TECO and City of Tampa crews beef up lighting, alley cleanups in Southeast Seminole Heights

New push following three murders in the area

TAMPA, Fla. - The City of Tampa and Tampa Electric (TECO) are taking measures to light up Southeast Seminole Heights following three recent murders that police believe are connected.

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In light of what's happened, people who live in Southeast Seminole Heights say they are now more afraid to walk outside after dark.

"It's scary," said Ejay, who lives near the site of the shootings. "It's like, what area do you go to, to be safe?"

Seminole Heights killer: What we know about the 3 murders Tampa police say are linked

Mayor Bob Buckhorn posted that city crews are working around the clock in Southeast Seminole Heights to clear vacant lots and alleyways to reduce potential hiding places for the killer.

 

 

TECO told ABC Action News they are working with the City of Tampa to add lighting and to make the Seminole Heights area a priority.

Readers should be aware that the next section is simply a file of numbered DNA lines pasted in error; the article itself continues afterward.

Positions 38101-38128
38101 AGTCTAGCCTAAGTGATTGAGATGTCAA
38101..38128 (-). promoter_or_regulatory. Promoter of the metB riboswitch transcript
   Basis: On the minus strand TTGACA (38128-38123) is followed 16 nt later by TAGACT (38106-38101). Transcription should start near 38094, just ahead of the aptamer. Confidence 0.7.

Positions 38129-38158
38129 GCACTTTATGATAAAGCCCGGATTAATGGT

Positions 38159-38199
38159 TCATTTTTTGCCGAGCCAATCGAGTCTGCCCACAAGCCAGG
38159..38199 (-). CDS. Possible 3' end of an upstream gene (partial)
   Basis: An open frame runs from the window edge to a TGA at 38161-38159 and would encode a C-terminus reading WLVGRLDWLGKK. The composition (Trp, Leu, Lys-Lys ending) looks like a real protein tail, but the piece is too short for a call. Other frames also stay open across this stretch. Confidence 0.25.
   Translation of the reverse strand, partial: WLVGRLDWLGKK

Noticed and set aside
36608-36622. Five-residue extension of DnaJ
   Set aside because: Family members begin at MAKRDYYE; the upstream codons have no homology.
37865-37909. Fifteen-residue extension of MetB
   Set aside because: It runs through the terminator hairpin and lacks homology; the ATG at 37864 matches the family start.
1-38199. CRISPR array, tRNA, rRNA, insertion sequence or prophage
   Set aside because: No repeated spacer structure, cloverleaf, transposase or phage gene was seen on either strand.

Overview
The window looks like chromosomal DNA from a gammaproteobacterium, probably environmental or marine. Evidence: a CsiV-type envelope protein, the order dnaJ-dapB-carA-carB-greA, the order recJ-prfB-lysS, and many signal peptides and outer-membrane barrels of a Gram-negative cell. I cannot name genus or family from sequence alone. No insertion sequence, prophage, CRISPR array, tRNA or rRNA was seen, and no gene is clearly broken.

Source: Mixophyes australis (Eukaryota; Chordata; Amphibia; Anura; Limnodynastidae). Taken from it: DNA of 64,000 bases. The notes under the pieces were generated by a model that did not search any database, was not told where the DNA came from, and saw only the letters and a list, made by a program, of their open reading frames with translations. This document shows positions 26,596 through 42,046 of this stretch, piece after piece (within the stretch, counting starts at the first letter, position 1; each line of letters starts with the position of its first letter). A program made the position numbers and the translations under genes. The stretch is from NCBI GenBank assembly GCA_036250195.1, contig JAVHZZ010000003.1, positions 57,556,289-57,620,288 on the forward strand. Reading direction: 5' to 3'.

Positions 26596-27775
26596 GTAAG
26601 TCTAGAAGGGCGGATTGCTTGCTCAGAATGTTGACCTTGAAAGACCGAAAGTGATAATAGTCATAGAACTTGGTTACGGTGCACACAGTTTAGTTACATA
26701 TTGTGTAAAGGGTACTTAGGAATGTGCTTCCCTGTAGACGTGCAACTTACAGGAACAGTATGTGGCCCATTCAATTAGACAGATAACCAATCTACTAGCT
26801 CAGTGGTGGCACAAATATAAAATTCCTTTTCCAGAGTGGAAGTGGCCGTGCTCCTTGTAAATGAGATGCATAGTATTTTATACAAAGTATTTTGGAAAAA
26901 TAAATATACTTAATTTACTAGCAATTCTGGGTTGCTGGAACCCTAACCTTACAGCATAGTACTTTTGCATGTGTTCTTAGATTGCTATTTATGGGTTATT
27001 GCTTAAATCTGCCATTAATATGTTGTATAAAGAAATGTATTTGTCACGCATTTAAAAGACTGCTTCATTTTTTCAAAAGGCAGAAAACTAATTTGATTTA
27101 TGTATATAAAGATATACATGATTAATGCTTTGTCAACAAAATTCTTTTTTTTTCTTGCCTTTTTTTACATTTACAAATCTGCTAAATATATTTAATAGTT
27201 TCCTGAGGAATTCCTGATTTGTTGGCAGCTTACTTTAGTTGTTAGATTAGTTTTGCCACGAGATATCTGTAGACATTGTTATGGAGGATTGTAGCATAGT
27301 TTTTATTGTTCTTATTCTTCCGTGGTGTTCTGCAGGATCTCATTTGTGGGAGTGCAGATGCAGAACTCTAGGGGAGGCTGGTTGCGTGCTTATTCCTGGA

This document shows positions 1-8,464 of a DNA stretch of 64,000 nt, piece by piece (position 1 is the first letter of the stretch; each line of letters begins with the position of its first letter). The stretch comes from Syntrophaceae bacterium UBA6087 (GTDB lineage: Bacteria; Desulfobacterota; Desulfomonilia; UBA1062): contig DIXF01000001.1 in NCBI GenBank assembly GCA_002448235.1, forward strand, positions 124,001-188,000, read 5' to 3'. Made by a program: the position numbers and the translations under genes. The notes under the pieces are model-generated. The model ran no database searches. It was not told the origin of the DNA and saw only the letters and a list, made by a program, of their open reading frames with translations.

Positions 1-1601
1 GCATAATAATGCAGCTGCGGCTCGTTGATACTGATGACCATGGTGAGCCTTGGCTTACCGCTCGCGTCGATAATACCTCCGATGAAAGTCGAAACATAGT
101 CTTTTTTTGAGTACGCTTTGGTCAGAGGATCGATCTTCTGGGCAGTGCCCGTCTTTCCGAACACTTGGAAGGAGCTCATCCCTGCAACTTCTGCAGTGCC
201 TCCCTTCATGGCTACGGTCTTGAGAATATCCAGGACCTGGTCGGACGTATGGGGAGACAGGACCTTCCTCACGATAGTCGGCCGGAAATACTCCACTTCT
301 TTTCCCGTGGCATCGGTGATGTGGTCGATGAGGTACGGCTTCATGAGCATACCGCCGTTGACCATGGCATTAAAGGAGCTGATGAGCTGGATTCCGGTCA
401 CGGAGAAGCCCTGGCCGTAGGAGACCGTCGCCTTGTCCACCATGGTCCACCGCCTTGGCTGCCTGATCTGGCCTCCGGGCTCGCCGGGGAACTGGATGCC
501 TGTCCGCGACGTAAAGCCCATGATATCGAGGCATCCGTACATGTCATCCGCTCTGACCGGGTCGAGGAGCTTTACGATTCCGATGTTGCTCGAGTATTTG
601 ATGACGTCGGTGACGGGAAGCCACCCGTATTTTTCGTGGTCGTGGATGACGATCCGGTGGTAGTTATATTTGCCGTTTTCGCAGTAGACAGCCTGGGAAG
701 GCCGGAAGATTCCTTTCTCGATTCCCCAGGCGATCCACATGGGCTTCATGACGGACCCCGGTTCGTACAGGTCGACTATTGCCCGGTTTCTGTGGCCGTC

They also said lights installed in this neighborhood will be light-emitting diode (LED) technology, which provides superior nighttime color rendering, which benefits law enforcement and may help to curb crime.

TECO also said they have beefed up their maintenance in this area and are repairing all outages.

The City of Tampa recently installed more than 107 streetlights in the Southeast Seminole Heights area. This number does not include the streetlights also installed on Hillsborough Ave. within the Seminole Heights area.  

The installations were coordinated with TECO through the Mayor’s 'Bright Lights Safe Nights' program.  

These additional streetlights were installed between 2015 and 2016, said Jean W. Duncan, P.E., Director of Transportation and Stormwater Services.  

In the meantime, residents in the area say they are taking no chances with safety.

"It's awareness," said Keith Fisher, who lives in the area. "Paying attention to your surrounding and you don't travel alone."

Friends of the victims are asking for people to please come forward.

"Don't just sit there and let people keep dying," Vilbrena said.

The city does not have any plans at this time for any additional lighting in this grid, Duncan said.

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